Alabama Gulf Coast Beaches
Is it the water or the sand that makes Alabama Gulf Coast beaches so spectacular? Everyone seems to have their own opinion. But with miles of sparkling turquoise Gulf waters and stunningly white sand that's so soft it squeaks under your feet, you don't have to choose.
Wondering where to plant your beach umbrella? You'll find a variety of public beaches in Gulf Shores and Orange Beach, Alabama - each special in its own way and each offering a different experience. Try 'em all and see which fits you best.
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There must be something magical about this stretch of Gulf and the pass leading into the back bays. The water here always seems to be that glistening turquoise you see in magazines. This is a spot for serious relaxation. Located just .3 miles east of Perdido Pass Bridge, Florida Point offers more than 6,000 feet of wide beach, sand dunes, boardwalks, picnic areas, restrooms, and outdoor showers. Parking is free, and there are two separate parking areas. It's a bit of a walk out across the dune line, so pack lightly and focus on the simple pleasures. This park offers some of great views of incoming and outgoing charter boats… if you can keep from dozing off.
This small beach area is found at the intersection of Highway 182 and Highway 161. Nestled between some of the most popular condominiums in the area, there's always plenty of people-watching and activity. There are restrooms and outdoor showers on site. There is ample free parking and the beach is easily accessible.
This beach area - with a limited amount of free parking - is easy to get to. It's perfect for a quick beach stroll or an impromptu picnic. It's located 6.8 miles east of Highway 59. Future plans call for restrooms and outdoor showers, but currently there aren't any.
This un-crowded, natural beach is located six miles east of Highway 59, among the sand dunes and sea oats. There's lots of room to spread out, making it a great place for families with lots of gear. Surf fishing is a popular activity here. A brand new beach pavilion features air-conditioned restrooms, private showers, a snack bar, plenty of shady spots to sit and eat, and even a huge fireplace for chilly days. There is a $6 fee to park all day ($12 for large vans), but there are plenty of spaces, and lots of room for large vehicles and RVs.
If you're looking for a little lakefront beach activity, try basking by Lake Shelby. This 900-acre freshwater lake is perfect for swimming, water skiing, boating and having a picnic. The recreation area boasts picnic tables and pavilions that are available for rental. You can even purchase a fishing license. A small entry fee is charged, but you can stay all day and get your money's worth.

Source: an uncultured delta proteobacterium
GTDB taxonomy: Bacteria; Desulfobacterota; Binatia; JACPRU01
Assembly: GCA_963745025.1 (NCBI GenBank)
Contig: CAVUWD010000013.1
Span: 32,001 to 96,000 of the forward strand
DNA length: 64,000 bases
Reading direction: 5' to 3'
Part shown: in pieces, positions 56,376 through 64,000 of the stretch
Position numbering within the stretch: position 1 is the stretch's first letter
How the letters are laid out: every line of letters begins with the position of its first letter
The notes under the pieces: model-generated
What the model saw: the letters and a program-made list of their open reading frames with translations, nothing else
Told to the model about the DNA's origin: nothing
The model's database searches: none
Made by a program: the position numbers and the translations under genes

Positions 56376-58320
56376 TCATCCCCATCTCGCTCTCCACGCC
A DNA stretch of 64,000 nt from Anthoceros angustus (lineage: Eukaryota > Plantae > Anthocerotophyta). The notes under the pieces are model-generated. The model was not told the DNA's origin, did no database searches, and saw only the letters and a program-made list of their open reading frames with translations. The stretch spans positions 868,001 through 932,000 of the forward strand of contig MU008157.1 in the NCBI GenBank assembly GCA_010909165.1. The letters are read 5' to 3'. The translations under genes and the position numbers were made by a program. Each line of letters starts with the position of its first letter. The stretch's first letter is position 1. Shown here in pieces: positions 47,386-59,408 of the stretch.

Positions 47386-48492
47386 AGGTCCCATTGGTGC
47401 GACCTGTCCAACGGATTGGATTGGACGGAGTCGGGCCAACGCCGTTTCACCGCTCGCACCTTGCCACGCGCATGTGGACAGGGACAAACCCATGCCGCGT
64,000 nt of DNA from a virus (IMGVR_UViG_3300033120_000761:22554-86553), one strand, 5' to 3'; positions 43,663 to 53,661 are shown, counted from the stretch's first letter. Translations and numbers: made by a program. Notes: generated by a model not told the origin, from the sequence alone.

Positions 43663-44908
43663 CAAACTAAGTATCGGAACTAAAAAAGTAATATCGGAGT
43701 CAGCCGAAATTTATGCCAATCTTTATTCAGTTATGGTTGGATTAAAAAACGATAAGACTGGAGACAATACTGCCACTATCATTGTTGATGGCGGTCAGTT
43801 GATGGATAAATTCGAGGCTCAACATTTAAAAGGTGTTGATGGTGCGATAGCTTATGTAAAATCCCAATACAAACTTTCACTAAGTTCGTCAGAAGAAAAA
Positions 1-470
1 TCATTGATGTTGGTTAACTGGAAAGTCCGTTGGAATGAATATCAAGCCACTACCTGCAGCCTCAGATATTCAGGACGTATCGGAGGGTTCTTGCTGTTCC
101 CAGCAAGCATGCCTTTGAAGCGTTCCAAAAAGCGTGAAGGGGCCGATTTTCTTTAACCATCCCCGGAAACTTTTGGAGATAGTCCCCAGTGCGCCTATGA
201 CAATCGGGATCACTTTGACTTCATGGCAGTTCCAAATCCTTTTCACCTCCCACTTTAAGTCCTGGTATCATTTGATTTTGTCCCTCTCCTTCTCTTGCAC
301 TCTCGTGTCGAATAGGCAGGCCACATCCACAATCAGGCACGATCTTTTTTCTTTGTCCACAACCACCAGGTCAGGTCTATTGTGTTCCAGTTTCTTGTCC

If you're looking for volleyball-playing, beach-bar-hanging good times, this spot - where Highway 59 dead-ends into the Gulf - is for you. For a small fee, you get all-day, up-close parking, making it easy to unload your gear. Beach attendants, three open-air pavilions and a picnic area are available. There are also restrooms and showers on site. This is a popular spot, so you may want to arrive early to get a prime parking spot.
Easy access to the beach, just two blocks west of Highway 59. Parking is free and there's plenty of it. A handicapped-accessible restroom, outdoor shower, and a covered pavilion with picnic tables are on site.
This is a pedestrian crossing only, which is perfect if you're staying in a property nearby.
Located five and six blocks west of Highway 59, you can park and walk the boardwalk to the beach. An outdoor shower makes it handy to spray off before you hop back in your car. The 6th Street access offers a handicapped-accessible restroom.
Park for free just across the street or walk over if you're renting nearby. A boardwalk leads to the beach and outdoor shower.
Lagoon Pass is a shallow waterway connecting Little Lagoon to the Gulf, 2.9 miles west of Highway 59. You'll find restrooms, an outdoor shower and water fountain on site, with parking on the northeast side of the Lee Callaway Bridge.
Want to commune with Mother Nature? Then take a hike... down Pine Beach Trail. Put the top down and enjoy the drive about ten miles down Fort Morgan Road (Hwy 180). The trail meanders two miles through an enchanted forest of palmettos, live oaks and Spanish moss - past Gator Lake and Little Lagoon - to a spectacular ridge of dunes and a pristine, all-natural beach. Along the way, you'll see an astounding variety of birds and other wildlife. Don't feel like walking? You can park along Mobile Street for easy beach access without the exercise. This is a wildlife refuge, so there are no facilities available. The refuge office is close by if you need park information.